Monday, 20 January 2014

Eternal Oblivion?


Can nirvāṇa in a conservative sense called “eternal oblivion”? In a sense perhaps, one could.

Cf. “Oblivion, or eternal oblivion, is the philosophical concept that the individual self ‘experiences’ a state of permanent non-existence after death. Belief in oblivion denies the belief that there is an afterlife (such as a HeavenPurgatory or Hell), or any state of existence or consciousness after death. The belief in ‘eternal oblivion’ stems from the idea that the brain creates the mind; therefore, when the brain dies, the mind ceases to exist. Some reporters describe this state as ‘nothingness.’ Many people who believe in an eternal oblivion, believe that the concept of an afterlife is scientifically impossible. Such views are typically held by atheists” (Wiki, s.v.).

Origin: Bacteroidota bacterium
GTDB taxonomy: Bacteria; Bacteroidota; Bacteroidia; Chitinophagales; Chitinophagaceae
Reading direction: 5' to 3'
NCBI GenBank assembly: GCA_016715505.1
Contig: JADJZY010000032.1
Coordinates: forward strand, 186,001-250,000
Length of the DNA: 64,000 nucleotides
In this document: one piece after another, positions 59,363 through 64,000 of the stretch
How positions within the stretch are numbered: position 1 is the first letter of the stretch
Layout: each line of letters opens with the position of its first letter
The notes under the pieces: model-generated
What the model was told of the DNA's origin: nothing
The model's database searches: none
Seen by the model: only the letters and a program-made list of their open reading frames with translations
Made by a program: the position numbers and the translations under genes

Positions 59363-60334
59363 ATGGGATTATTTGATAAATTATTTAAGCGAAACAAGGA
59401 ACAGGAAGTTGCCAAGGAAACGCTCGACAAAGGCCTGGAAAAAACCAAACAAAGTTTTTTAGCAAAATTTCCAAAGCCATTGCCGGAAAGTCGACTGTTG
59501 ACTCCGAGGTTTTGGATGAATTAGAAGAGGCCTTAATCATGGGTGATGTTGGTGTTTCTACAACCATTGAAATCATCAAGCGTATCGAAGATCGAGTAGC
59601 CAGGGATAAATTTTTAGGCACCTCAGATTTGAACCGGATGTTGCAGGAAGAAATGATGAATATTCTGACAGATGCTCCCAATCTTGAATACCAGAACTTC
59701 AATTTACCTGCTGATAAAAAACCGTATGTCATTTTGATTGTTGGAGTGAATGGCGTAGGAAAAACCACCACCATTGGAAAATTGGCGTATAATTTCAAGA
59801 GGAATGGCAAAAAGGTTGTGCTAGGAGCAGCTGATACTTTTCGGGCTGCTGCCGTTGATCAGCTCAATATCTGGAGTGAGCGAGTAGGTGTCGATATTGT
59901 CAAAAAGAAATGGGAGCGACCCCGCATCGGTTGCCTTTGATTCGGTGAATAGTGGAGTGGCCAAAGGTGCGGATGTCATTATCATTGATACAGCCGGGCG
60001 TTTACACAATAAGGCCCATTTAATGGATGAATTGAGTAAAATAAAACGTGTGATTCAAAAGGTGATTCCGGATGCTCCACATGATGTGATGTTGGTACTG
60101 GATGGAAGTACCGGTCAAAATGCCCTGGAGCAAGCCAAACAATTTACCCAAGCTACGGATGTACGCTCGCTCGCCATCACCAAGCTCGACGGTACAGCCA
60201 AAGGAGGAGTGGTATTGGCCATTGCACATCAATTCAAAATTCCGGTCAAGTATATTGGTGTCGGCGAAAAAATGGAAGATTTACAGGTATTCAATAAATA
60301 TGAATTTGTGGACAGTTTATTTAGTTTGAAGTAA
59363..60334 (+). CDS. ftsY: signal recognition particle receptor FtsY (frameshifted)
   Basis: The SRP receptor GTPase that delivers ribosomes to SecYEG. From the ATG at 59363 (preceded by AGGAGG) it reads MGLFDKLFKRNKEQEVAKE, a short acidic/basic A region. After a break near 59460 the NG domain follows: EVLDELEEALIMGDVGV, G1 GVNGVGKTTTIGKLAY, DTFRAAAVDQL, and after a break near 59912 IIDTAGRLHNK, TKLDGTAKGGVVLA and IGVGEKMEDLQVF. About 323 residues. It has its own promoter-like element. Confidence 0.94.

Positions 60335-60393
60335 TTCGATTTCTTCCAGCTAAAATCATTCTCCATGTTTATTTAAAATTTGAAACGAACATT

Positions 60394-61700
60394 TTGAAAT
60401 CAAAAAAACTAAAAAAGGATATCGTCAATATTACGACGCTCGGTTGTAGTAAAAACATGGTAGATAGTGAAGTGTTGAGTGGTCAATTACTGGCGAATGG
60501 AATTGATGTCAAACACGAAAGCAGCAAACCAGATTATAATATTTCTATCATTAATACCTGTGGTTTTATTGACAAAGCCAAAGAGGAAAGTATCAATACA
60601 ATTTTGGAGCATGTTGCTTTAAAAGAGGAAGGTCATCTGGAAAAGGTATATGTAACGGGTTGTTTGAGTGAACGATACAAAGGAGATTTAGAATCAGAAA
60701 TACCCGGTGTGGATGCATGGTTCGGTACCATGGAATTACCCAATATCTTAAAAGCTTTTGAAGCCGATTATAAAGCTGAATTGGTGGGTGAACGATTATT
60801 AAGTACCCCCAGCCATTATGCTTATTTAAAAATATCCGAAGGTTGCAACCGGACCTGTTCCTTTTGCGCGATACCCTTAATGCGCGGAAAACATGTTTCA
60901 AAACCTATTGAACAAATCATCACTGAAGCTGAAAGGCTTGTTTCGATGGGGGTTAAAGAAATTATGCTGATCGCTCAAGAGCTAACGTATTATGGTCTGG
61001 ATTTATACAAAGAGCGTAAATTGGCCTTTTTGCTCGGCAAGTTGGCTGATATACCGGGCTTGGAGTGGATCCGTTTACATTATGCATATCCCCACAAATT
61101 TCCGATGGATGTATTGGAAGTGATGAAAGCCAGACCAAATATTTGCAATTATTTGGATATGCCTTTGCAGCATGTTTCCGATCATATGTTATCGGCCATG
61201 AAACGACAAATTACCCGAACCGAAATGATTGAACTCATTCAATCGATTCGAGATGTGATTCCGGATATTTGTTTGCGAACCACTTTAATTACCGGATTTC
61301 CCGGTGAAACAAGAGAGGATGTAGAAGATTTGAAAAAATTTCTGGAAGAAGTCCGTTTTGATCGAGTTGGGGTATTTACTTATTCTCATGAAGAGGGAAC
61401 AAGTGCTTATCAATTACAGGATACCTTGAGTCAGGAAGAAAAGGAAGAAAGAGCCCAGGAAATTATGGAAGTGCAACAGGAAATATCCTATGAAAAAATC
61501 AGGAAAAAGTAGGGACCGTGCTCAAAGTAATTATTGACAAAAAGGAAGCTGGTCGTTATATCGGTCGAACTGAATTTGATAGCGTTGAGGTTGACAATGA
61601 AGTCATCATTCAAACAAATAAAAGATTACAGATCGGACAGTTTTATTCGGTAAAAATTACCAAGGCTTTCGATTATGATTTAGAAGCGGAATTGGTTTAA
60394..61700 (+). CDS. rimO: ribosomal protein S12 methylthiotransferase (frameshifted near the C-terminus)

1 comment:

  1. "Cool, your hint..."; a highly interesting, recommending, yet delicate topic to ponder; it indicates the inherent cognitive relationship between "buddha-hood“ and "bodhisattva-hood“. The link between the two "secret notions" could/would be effectuated by pranidhana (vow, pledge, compassionate setting/settlement) strenghtened through recognizing/accepting "eternal oblivion“. But the ascertainment of „this seeing“ has its price! The bodhisattva devotionally knows it and intrepidely goes ahead…; sincerely, mikael.

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